Inuvialuit woman says uncle's stroke mistaken for drunkenness

Maggie Papik of Aklavik, N.W.T., says her uncle died from the effects of a stroke after health care staff mistook the signs of the stroke for drunkenness.

'He just looked at me and he was yelling 'I'm not drunk! I'm not drunk!'' says Maggie Papik

Maggie Papik stands outside Yellowknife's Stanton Territorial Hospital. 'He just looked at me and he was yelling 'I'm not drunk! I'm not drunk!,'' she says of her uncle Hugh Papik. (CBC)

Maggie Papik knew something was wrong when she got a call from staff at her uncle Hugh Papik's elders home on Aug. 3.

According to Papik, staff told her she needed to "deal with him" because he was drunk. They had found him lying on the ground covered in his own urine. 

Hugh Papik, a 68-year-old Inuvialuit man, had had several strokes in the past.

Hugh Papik, 68, suffered a stroke at home in Aklavik Aug. 3. He is brain dead and his family has had him taken off life support. (submitted by Maggie Papik)
"As soon as I got close enough, he clinged to me," she said.

"He just looked at me and he was yelling 'I'm not drunk! I'm not drunk!'"

She brought him to the Aklavik Health Centre, but says nurses there just kept telling her her uncle was drunk. Papik says it took nursing staff six hours to order a medevac for her uncle to the nearest hospital, 120 kilometres away in Inuvik.

By the time he reached Inuvik, he didn't know his own name, she says.

Papik says doctors later told her that her uncle had had a stroke that caused swelling in his brain. He was sent on to Stanton Territorial Hospital in Yellowknife for a CT scan, where doctors told Papik the swelling in her uncle's brain was too extensive — he was brain dead.

On Wednesday, Papik brought her uncle back to Inuvik so that family and friends could say their goodbyes. She unplugged him from life support later that day.

"Now it's just all on his own time, whenever he's ready."

MLA looking into case

Papik says racism was a factor in the way her uncle was treated.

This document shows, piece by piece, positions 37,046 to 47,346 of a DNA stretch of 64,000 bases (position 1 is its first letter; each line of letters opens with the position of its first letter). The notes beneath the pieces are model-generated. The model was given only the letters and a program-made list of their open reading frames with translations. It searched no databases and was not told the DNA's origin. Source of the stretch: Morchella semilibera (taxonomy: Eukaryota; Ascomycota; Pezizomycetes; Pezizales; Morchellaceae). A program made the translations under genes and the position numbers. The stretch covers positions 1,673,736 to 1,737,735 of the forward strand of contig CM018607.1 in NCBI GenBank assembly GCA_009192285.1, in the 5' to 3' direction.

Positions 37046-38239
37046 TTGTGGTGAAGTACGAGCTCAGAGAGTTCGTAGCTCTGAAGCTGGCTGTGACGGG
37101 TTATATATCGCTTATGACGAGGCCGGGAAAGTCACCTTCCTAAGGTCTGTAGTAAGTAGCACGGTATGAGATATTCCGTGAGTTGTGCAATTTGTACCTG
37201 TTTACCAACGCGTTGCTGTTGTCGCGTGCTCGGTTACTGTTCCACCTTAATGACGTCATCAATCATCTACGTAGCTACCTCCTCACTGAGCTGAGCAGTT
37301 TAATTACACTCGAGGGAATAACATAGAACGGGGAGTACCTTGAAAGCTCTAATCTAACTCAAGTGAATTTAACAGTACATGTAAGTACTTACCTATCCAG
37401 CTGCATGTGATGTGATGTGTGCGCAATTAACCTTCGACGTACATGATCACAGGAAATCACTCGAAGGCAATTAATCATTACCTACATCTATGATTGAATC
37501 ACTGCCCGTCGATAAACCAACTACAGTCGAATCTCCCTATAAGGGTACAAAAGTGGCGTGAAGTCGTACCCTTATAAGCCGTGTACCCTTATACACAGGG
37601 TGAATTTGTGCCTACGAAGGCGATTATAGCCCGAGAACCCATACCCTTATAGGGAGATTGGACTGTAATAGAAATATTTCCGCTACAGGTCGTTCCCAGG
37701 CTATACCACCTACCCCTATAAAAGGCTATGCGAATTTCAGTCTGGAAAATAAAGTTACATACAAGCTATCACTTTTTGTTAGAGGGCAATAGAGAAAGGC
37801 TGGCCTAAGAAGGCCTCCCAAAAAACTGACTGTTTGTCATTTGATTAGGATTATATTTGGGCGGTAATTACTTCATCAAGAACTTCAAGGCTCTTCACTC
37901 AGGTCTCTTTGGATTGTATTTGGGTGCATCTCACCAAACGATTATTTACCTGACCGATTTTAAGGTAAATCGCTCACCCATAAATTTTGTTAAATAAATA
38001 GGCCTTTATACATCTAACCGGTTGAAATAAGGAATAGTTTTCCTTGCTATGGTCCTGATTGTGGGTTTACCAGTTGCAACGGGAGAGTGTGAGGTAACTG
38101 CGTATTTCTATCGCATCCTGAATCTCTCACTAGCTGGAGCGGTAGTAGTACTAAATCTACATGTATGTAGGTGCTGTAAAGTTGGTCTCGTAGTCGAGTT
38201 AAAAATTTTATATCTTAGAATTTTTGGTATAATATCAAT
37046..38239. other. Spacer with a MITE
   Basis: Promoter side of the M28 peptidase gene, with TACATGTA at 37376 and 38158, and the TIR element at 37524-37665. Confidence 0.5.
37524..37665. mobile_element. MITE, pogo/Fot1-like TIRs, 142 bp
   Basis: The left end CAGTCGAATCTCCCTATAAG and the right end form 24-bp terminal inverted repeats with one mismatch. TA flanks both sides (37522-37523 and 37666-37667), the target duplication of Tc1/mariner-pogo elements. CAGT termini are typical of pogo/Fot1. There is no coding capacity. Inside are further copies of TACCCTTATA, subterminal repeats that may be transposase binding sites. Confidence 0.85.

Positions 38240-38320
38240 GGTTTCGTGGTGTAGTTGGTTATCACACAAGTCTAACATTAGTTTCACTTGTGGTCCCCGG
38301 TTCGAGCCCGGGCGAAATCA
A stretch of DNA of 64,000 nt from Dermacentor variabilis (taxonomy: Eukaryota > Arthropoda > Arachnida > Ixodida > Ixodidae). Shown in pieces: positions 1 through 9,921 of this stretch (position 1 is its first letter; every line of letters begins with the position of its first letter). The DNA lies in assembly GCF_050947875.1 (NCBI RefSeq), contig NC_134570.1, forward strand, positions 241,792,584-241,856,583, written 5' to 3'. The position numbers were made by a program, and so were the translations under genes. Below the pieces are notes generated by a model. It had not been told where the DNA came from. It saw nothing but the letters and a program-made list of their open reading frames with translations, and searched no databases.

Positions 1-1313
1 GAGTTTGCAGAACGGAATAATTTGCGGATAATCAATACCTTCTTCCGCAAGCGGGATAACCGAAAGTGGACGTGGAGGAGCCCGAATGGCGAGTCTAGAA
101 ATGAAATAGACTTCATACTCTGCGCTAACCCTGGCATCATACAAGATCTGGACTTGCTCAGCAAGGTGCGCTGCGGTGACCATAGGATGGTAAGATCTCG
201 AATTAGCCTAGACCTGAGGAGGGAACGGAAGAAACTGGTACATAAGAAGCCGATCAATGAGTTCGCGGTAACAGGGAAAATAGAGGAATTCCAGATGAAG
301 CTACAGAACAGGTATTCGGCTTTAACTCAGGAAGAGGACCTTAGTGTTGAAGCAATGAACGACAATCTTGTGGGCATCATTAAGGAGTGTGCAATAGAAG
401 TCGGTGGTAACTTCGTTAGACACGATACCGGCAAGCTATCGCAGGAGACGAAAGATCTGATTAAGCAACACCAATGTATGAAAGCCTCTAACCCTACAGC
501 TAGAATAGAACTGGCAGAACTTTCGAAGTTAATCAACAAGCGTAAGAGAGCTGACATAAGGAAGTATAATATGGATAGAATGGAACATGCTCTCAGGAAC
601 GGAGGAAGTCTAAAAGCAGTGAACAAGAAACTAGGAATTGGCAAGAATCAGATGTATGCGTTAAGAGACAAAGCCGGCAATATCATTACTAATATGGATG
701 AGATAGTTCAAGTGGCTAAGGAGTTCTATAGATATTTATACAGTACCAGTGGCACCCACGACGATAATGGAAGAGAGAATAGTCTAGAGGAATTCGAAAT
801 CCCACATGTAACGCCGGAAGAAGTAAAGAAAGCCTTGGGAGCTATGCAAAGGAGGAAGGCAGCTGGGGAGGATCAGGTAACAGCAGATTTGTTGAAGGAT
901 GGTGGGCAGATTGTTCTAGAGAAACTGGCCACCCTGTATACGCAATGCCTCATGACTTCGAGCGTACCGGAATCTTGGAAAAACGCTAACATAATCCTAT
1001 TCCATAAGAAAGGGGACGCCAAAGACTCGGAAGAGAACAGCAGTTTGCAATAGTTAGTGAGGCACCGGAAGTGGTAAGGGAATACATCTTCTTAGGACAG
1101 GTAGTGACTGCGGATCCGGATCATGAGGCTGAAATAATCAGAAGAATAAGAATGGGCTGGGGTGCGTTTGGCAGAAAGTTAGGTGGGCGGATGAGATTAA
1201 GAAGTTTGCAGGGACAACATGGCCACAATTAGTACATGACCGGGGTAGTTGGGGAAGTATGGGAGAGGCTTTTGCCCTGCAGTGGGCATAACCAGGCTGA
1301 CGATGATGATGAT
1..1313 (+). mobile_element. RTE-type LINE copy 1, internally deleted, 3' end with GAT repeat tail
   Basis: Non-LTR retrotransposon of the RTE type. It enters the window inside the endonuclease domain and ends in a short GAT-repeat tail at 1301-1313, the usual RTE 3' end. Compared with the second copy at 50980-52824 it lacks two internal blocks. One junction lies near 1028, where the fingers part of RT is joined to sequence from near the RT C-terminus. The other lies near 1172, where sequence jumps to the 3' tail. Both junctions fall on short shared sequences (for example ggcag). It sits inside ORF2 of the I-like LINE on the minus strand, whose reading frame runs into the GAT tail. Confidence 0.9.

"Natives cannot be treated like this," Papik said.

"There's a difference between the way a white person and a native gets treated. I bet if you were lying down stroked out, they'd pick you up and haul you out of there. But if you were native they'd say, 'Oh, she's drunk and passed out.'"

Maggie Papik says her uncle Hugh Papik was 'happy, joyful. He always made you smile, laugh, even if you didn't know him.' (submitted by Maggie Papik)
A spokesperson for the nurses' employer, the N.W.T. Department of Health and Social Services, says it has already reviewed the incident, and won't be taking any further steps.

"The CEO of the N.W.T. Health and Social Services Authority has reviewed the matter and she is confident that appropriate clinical practices were followed," spokesperson Damien Healy wrote in an email to CBC.

"There is no further follow-up review being considered.

"We can assure you that we take these concerns seriously," Healy said.

But Mackenzie Delta MLA Frederick Blake Jr. is calling for the health department to take another look. Maggie Papik has given him permission to look at Hugh Papik's confidential health records to better understand the case.

Is misdiagnosis common?

Dr. Jim Corkal, the health department's chief clinical adviser, won't speak directly to the Papik case, but says the signs of a stroke are quite clear: slurred speech, drooping facial features and weakness in the arms.

'There's lots of natives that are being wrongfully treated,' says Maggie Papik. 'That's just not right.' (CBC)
Corkal says if someone has any of those symptoms they should be seen by a doctor.

Asked if the signs of stroke are often misdiagnosed, Corkal says: "No. It's pretty easy. Face, arms, speech… there can certainly be a lot of other things that may cause some of those features, but you should be getting that person to the emergency room."

Corkal also said it's critical that someone who has had a stroke be treated as soon as possible to prevent lasting brain damage.

'Always made you smile, laugh'

Maggie Papik says she is unsure what her next step will be, but is looking at bringing a legal case against the territorial government for the racist treatment she says her uncle received.

"He was happy, joyful. He always made you smile, laugh, even if you didn't know him," she said. 

"He wasn't drunk. There's lots of natives that are being wrongfully treated. That's just not right."

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Hilary Bird


Hilary Bird is a reporter with CBC North in Yellowknife. She has been reporting on Indigenous issues and politics for almost a decade and has won several national and international awards for her work. Hilary can be reached at